It has been found that this reduces the environmental interference on the cable shield, therefore the earth of the antenna cable must NOT be connected to the ground of the USB connection.

PCB, mask and build:
Assembly ADE-1 Board Photo ADE
Assembly ADE-1 Mask ADE-1 Photo
Assembly Board SBL-1 Photo SBL1
Assembly SBL-1 Board SBL-1 Photo
Click a photo for bigger view.
The PCB is double sided. Drill the necessary holes with 1.2 mm for the 2 SMA connectors and 1.0 mm for the USB (and SBL-1). Do not drill holes for the SMD parts and coils! Remove with a 3mm drill bit, on the ground side, the copper around the holes, which should not make a connection to ground.
Attention: the SMA Out connector is NOT placed - the short cable with the MCX connector is soldered to this (see photo).
Making the coils :
Coils 330-390nH
Coils 39-47nH
Coils UHF
The HF Coils The VHF Coils Solder VHF Coils without ends
Click a photo for bigger view.
You can make the coils easy for the input and output filters ( coils 330nH and 390nH on a plastick ear-stick = 2,5mm ). The dimentions are:
- the 390nH coil L1 : Ø wire = 0.25mm, ear-stick former = 2.5mm, windings = 16, coil lenght = 4mm.
- the 330nH coil L2 : Ø wire = 0.25mm, ear-stick former = 2.5mm, windings = 14, coil lenght = 4mm.
- the 39nH coils L3, L4, L5 : Ø wire = 0.5mm, temporary ear-stick former = 2.5mm, windings = 4, closed together.
- Edit: the 47nH coil L3 and L5: are replaced with 39nH. See values in the schematic. 47nH is not used.
Attention: The VHF coils L3-L4-L5 are pure air coils (after wrapping, remove the ear stick). A VHF air coil with a plastic tube is not stable at that high frequency.
Also, the solder ends may only be max. 1.0 to 1.5 mm, no more. see the picture.

Characteristics of the filters:
The filters are calculated with RFSim99, an old Windows7/8/XP program but with great prestations. You must first have a installed version on Win XP (32 Bit), and then simply copy the files on a Win10, or the original install does not work (installed files are in the download secion).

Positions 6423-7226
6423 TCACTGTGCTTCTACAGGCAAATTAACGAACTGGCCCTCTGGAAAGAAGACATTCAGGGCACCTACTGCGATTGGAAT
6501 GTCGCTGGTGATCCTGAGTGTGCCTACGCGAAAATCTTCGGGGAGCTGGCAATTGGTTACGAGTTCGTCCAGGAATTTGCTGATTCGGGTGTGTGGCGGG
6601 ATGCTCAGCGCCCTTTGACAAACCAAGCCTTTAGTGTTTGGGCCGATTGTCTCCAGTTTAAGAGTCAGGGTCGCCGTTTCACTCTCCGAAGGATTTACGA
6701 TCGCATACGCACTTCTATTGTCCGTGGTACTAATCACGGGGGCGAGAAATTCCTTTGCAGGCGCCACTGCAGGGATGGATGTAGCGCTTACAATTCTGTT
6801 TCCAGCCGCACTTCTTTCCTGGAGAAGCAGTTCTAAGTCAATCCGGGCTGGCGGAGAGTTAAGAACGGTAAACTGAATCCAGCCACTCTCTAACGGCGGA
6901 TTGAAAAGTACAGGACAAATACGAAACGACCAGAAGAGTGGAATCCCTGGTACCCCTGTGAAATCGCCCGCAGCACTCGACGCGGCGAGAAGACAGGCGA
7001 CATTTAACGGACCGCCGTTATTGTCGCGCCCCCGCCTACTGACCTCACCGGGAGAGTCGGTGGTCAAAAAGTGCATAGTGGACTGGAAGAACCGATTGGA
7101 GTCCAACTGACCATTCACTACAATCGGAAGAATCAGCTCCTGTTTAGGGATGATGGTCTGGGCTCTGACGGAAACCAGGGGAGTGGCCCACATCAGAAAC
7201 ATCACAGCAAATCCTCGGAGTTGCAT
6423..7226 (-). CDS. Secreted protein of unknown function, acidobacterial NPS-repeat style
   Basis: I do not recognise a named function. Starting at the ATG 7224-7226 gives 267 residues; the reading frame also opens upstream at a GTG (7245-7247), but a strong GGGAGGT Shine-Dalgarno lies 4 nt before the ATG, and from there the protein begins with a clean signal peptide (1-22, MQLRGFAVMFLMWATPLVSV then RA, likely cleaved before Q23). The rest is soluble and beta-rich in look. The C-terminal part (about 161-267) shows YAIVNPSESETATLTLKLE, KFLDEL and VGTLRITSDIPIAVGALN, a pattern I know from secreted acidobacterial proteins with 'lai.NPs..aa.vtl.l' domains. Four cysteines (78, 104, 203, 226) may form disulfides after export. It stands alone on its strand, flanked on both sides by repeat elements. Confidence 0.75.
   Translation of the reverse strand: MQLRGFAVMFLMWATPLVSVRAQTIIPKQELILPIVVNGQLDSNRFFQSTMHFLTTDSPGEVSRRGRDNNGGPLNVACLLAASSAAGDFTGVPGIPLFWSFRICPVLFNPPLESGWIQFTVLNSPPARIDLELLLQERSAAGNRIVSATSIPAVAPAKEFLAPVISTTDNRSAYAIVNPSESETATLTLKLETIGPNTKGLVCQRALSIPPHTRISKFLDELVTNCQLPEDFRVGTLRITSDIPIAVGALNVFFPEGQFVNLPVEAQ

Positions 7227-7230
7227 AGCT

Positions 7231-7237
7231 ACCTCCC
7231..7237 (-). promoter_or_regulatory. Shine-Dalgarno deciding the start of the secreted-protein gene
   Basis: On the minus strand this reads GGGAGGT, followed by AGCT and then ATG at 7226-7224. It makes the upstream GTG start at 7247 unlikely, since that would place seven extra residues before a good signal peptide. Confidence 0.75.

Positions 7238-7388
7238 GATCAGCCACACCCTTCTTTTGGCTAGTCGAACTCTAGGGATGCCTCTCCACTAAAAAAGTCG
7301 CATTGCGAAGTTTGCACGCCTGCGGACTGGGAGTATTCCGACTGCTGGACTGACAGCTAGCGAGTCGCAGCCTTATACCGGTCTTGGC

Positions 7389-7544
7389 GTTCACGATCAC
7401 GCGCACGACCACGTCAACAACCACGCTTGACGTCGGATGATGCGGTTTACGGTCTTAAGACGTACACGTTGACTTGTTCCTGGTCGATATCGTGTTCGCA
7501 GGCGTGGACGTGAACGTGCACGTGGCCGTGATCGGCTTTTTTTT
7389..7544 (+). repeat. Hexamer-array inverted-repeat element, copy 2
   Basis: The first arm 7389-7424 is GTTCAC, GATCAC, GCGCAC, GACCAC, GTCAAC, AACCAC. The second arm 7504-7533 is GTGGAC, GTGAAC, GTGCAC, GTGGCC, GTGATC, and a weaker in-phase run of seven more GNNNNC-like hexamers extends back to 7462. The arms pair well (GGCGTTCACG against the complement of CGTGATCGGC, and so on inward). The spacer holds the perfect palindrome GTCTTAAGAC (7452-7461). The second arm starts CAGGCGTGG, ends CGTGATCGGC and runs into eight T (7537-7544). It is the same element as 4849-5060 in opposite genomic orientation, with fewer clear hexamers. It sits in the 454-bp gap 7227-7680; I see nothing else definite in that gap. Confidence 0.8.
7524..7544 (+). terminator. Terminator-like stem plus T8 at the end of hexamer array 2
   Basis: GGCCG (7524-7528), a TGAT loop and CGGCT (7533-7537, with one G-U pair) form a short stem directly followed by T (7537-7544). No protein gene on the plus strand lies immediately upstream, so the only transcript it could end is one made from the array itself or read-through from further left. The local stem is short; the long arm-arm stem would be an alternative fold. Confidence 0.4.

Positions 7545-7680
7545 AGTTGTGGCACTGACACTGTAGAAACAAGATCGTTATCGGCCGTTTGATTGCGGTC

Here, you see the filter responce diagram(s) in RFSim99:
Filter 30MHz
Filter 125 MHz
The LP 30 MHz filter
The HP 125 MHz filter
Click a photo for bigger view
Results :
HDSDR is used as SDR software. This has the ability to display the mixed frequency with the 125MHz crystal at the correct reception frequency on the screen. Immediately after construction, during testing, it was clear that there was life in the circuit. My first test antenna was an indoor Magnetic-Loop with C-tuning, enough for some simple reception.
Later versions of Up convertors have been tested with an outdoor Mini-Whip antenna with good results.

Below you can see the 2 hardest to receive bands on the HF:

The NDB band from 300kHz to 410kHz, and the 80m HAM band from 3,5 MHz to 4,0 MHz.
HSDR and the NDB Baken Band 300kHz-410kHz:
Click a photo for bigger view
The station has Morse code characters on both flanks for station recognition, which you can hear when tuning in.
See the big difference in bandwidth of an AM station compared to an NDB beacon station

HSDR and the 80m HAM Band:
Click a photo for bigger view
The 80m HAM Band also has very narrow signals.
For more reception results and some screens, refer to my other page: HF Upconvertor V1.0
Downloads :
RFSim99: RFSim99.zip
The PCB and circuit files: Upconvertors.zip
I had made a new and tested universal PCB of this version (v5.0).
PCB and circuit in Upconvertors.zip. If interested, contact me.

mail mail: on1bes(at)Scarlet.be